[phenixbb] geometry weight and rmsd bonds - angles

Nathaniel Echols nechols at lbl.gov
Fri Aug 13 10:44:40 PDT 2010

On Fri, Aug 13, 2010 at 10:20 AM, Lionel Costenaro <lcocri at ibmb.csic.es>wrote:

> So hydrogens were not added (find_and_add_hydrogens = False) and none was
> in the input pdb, but refined as riding (hydrogens.refine=riding), solvent
> was not updated (ordered_solvent = False) -there is already 510 waters
> almost all well defined.
> To my knowledge, parameters were fine (including refining riding hydrogens)
> except maybe for the anisotropy of waters for which Pavel recommend isotropy
> at this resolution.

This is a common point of confusion, especially for people used to REFMAC.
 The "riding" model only specifies how existing hydrogen atoms
should be treated; it does not actually model hydrogens in those positions
if they are not present in the input file.  So if there weren't any
hydrogens in the input file, it was being refined hydrogen-free. To actually
place the hydrogens, you need to click the box labeled "Automatically add
hydrogens to model", which will run phenix.ready_set to place the new atoms.
 The find_and_add_hydrogens option is more specialized anyway and should be
left alone unless you are working at ultra-high resolution or doing neutron

- bond outlier  CAD - OAC   model 1.26 - ideal: ProDRG single 1.36,
> readyset deloc 1.30,   eLBOW deloc 1.429,   smiles deloc 1.269
> - bond outlier  CBC - OBD   model 1.30 - ideal: ProDRG deloc  1.23,
> readyset double 1.23,   eLBOW aromatic 1.768,   smiles double 1.234
> - angle outlier CAG CAF CAD   model 99 - ideal: ProDRG 111,   readyset
> 117,   eLBOW 109,   smiles 117
> - dihedral outlier CBC NBB CAY CAZ   model 2.2 - ideal: ProDRG 180,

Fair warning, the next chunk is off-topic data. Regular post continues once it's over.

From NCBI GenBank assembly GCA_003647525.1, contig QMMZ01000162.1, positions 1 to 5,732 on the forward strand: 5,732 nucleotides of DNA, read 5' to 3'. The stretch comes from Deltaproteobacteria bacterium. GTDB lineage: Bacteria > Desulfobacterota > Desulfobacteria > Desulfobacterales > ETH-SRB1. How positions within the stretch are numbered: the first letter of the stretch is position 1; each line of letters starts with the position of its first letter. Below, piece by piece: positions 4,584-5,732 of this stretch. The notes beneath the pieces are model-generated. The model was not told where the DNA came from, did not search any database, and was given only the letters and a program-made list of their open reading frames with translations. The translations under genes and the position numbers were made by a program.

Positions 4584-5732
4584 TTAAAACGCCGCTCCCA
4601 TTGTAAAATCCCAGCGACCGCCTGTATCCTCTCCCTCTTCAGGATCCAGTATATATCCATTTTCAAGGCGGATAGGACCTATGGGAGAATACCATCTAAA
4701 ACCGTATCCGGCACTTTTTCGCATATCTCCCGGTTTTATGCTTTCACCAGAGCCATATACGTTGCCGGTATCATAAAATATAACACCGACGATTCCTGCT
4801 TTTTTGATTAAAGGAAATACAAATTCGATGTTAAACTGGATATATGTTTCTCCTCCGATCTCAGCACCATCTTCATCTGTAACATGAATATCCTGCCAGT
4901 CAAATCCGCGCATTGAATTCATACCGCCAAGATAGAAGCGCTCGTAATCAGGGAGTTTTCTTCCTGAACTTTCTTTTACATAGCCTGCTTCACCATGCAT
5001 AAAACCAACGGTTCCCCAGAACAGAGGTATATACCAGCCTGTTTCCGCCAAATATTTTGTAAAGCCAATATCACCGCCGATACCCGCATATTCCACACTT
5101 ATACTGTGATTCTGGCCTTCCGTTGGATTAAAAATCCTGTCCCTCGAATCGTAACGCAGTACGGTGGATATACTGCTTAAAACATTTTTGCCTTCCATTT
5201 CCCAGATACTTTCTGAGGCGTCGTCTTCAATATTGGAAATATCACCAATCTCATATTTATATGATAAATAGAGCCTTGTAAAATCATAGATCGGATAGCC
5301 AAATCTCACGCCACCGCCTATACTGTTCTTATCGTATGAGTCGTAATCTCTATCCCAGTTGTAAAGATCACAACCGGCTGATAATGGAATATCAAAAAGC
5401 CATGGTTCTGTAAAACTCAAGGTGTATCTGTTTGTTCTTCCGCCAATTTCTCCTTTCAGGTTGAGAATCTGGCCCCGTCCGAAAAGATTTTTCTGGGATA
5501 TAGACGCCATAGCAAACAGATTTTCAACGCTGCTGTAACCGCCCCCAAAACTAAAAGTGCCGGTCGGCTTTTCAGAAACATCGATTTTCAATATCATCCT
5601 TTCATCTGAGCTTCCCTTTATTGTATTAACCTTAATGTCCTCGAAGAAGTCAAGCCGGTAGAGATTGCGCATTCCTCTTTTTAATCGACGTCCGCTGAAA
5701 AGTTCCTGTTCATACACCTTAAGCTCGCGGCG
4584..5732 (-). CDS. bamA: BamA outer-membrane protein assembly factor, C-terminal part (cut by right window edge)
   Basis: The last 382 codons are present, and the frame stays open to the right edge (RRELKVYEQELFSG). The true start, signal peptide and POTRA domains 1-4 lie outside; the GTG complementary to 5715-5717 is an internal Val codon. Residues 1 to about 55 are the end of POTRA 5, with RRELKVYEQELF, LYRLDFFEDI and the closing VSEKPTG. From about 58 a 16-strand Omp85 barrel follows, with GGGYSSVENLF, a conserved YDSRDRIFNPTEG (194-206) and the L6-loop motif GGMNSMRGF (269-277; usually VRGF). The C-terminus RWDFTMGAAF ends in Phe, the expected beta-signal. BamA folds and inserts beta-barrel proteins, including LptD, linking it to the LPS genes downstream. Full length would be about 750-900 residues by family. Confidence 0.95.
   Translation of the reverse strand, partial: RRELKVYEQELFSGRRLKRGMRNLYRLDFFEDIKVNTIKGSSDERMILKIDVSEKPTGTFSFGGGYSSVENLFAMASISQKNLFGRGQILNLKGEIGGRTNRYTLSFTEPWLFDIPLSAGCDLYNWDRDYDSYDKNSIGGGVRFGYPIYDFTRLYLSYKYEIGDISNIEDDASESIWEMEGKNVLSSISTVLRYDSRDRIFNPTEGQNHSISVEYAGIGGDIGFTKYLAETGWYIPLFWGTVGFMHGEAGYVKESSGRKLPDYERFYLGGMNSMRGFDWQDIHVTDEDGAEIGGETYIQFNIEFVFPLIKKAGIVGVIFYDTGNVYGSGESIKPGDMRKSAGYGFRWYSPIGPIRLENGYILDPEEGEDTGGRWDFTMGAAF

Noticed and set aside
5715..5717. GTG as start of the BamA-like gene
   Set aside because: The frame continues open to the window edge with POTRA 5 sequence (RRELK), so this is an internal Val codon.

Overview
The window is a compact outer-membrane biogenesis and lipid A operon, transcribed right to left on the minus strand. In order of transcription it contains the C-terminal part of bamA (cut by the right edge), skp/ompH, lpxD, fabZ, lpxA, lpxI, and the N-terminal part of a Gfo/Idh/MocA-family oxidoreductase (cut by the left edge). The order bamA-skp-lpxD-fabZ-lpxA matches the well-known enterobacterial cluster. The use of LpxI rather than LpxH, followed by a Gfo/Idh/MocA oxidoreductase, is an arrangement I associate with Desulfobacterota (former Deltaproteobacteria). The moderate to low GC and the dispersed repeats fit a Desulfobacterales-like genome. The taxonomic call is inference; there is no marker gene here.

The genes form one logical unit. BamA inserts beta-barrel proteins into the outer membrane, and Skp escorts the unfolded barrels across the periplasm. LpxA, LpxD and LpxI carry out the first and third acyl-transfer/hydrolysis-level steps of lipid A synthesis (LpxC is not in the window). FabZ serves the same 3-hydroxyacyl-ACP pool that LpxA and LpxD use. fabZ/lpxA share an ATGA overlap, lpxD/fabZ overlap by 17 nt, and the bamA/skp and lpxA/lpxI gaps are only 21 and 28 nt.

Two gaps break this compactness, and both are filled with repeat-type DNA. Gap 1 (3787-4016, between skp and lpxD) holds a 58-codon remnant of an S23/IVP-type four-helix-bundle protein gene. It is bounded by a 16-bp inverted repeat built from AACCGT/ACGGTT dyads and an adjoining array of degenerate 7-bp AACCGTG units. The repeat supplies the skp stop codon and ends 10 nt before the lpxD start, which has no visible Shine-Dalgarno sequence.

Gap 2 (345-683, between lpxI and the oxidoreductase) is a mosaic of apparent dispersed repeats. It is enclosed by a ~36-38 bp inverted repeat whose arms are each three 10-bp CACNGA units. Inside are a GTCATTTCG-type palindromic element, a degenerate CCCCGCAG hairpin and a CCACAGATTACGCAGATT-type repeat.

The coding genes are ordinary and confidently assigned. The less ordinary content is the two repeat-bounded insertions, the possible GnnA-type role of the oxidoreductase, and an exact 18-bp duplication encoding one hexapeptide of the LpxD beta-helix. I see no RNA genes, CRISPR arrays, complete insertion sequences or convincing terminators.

> readyset 131.66,   eLBOW 62.5,   smiles 68
> It seems to me that chemistry clearly depends on the software used,
> amazing.

This shouldn't be a huge surprise - the programs use different methods to
specify (or guess) molecule parameters, some of which are more effective
than others, and different approximations when optimizing the geometry, most
of which are optimized for speed rather than theoretical rigor (unless you
are running quantum chemical calculations like the AM1 optimization in
eLBOW).  As a general rule, it is very difficult to accurately guess the
chemistry of a molecule based on a PDB file alone; I suspect that CIFs may
have similar problems, but Nigel can clarify.

Which method to obtain a "correct" ligand and link definition from scratch
> should I use?

I think the correct answer is: use eLBOW with a SMILES string for the
ligand, then run ready_set to generate the link, but be sure to supply the
CIF file for your ligand to ready_set (instead of letting ready_set create
one from scratch based on coordinates).  I need to double-check what the GUI
returns in a situation like this, because I have not tested this particular
case.  However, if ready_set tries to make a new CIF with just ligand
restraints (*not* the link information), you probably want to ignore that,
and keep the rest of the output files.  Feel free to email me if you have
difficulty running it.  (And as mentioned before, you should definitely
update to the newest version, because the behavior of some programs has
changed, and the eLBOW GUI is relatively new anyway.)

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